Teen Driver Safety Act
During the 2007 legislative session, on behalf of AAA of Arizona, the firm successfully enacted legislation that placed restrictions on new teen drivers for the first six months of when 16 and 17 year olds receive their driver license. Prior to the enactment of the legislation, Arizona one of five states that had no intermediate phase for new teen drivers.
Previous legislative efforts, which contained the marquee provisions of passenger limitations and nighttime driving restrictions, never before received hearing in the Arizona Senate.
The firm developed a coalition of 37 stakeholders, including law enforcement, emergency service providers, hospitals, state agencies and the insurance industry. As a result of the proactive input received from stakeholders, the firm drafted the legislation, which changed very little through the entire legislative process, representing a bill that was structurally sound at the time of introduction, thus avoiding unnecessary concerns and opposition.
While the legislation passed out of the Senate with only token opposition, the original Senate bill faced strong philosophical opposition from a key committee chairman. Having predicted the challenges in the House well in advance to the start of the legislative session, the firm strategically arranged for a House bill to quietly go through the system in order to be used as a strike-everything amendment later in the session.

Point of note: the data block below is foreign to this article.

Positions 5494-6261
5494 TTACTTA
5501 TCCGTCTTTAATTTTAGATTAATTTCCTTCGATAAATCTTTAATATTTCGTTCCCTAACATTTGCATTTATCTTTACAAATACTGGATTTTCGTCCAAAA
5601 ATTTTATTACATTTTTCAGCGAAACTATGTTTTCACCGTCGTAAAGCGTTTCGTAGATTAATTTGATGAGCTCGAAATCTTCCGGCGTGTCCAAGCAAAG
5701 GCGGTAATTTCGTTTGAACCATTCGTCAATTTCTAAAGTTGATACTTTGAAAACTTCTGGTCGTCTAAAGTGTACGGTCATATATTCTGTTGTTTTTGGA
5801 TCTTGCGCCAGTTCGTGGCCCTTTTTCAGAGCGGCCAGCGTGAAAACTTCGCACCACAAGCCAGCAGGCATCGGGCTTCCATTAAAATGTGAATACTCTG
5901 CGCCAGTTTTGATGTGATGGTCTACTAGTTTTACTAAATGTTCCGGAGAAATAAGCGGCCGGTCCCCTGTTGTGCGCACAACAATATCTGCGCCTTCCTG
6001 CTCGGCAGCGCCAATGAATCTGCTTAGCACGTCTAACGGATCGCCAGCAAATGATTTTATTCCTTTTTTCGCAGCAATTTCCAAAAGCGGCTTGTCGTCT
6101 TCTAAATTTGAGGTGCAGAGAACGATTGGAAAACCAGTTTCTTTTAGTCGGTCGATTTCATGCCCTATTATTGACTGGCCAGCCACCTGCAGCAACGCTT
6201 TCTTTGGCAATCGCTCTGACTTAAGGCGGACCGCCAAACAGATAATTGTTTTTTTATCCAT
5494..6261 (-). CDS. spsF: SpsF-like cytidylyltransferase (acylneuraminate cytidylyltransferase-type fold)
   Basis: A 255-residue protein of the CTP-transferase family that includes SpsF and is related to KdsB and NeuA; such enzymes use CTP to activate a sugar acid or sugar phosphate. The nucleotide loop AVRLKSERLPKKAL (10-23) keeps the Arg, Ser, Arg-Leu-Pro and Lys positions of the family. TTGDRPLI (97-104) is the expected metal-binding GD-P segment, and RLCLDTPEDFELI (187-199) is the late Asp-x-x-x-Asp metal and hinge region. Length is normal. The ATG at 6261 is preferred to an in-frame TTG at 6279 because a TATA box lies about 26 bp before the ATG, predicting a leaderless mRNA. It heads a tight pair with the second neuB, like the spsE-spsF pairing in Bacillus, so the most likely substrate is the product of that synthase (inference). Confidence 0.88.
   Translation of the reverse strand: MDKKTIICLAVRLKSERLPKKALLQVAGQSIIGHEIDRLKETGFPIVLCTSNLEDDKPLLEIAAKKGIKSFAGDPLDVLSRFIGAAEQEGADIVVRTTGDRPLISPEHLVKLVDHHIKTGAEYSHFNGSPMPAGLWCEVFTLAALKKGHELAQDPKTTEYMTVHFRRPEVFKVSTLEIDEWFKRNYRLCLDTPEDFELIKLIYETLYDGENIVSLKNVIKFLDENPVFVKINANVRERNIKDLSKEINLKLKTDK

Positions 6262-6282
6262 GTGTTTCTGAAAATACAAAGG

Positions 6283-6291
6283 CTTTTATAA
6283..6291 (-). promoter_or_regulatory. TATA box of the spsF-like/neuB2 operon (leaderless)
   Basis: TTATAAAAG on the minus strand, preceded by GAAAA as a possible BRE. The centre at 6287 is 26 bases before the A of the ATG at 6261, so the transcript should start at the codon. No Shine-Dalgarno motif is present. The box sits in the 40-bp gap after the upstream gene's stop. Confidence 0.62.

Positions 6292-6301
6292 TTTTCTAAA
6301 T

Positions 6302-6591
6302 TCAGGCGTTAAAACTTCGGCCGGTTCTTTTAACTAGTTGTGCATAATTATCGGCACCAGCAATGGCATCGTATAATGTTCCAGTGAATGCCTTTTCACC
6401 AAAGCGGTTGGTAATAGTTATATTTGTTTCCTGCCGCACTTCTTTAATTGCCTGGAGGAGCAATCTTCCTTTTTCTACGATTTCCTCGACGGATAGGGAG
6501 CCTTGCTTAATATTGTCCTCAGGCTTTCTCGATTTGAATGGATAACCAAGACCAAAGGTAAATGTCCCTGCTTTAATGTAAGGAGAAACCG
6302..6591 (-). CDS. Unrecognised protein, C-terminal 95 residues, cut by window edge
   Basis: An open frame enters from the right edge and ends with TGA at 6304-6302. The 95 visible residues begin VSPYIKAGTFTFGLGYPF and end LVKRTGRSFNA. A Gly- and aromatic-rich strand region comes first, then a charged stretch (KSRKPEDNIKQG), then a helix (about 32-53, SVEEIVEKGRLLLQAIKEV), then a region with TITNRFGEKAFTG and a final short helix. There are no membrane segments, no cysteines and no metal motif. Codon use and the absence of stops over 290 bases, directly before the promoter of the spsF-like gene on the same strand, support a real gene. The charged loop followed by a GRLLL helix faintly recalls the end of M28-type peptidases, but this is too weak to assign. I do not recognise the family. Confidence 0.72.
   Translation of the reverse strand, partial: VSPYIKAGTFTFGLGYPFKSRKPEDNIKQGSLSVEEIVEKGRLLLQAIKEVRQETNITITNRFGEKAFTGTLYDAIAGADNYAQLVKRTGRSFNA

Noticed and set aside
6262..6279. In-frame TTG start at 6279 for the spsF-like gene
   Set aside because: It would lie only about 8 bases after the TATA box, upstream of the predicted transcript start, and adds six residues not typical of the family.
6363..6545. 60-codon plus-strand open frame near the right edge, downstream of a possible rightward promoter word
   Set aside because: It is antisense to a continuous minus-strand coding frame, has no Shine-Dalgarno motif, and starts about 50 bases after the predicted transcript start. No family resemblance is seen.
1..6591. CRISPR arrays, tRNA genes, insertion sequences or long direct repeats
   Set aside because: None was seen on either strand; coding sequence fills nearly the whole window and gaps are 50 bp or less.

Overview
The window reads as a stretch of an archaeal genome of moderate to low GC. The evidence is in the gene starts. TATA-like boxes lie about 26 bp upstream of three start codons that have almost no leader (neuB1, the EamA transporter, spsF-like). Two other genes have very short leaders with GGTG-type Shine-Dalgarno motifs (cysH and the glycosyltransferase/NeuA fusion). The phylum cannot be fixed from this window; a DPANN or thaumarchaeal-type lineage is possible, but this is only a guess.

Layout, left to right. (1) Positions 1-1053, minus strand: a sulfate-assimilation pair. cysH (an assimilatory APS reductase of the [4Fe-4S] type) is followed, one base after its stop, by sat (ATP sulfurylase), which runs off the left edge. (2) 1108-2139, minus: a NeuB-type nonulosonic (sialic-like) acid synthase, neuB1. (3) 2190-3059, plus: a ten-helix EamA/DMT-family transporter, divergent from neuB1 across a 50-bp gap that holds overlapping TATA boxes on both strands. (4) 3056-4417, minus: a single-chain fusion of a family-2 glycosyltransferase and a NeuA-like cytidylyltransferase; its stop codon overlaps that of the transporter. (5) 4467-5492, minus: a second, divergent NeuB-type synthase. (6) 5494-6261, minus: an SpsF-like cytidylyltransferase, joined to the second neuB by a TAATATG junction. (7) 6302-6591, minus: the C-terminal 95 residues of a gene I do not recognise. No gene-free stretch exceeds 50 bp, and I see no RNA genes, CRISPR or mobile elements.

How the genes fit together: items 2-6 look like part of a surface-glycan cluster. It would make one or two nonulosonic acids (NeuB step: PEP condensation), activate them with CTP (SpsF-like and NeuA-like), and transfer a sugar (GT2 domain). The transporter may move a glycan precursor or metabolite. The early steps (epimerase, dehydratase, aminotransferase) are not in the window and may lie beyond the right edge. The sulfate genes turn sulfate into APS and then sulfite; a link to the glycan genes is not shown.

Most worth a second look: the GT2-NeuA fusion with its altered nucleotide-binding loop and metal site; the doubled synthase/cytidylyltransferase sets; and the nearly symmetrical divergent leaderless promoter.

Having met all the procedural requirements, ultimately, the strike-everything amendment passed out of the House with 50 votes and equally marked the first time that the topic of teen related driving restrictions was ever put to a vote on the Senate floor. The Governor signed the Teenage Driver Safety Act without reservation.
Passage of the legislation required countless hours of preparation, stakeholder management, coalition development and maintenance and one-on-one meetings with virtually all 90 legislators. Despite strong philosophical opposition, relating to the encroachment of parent discretion over children, the success of the legislation was due in large part to the strategic decisions made based on polling data collected during the interim period, which was used to frame the message and demonstrate statewide support.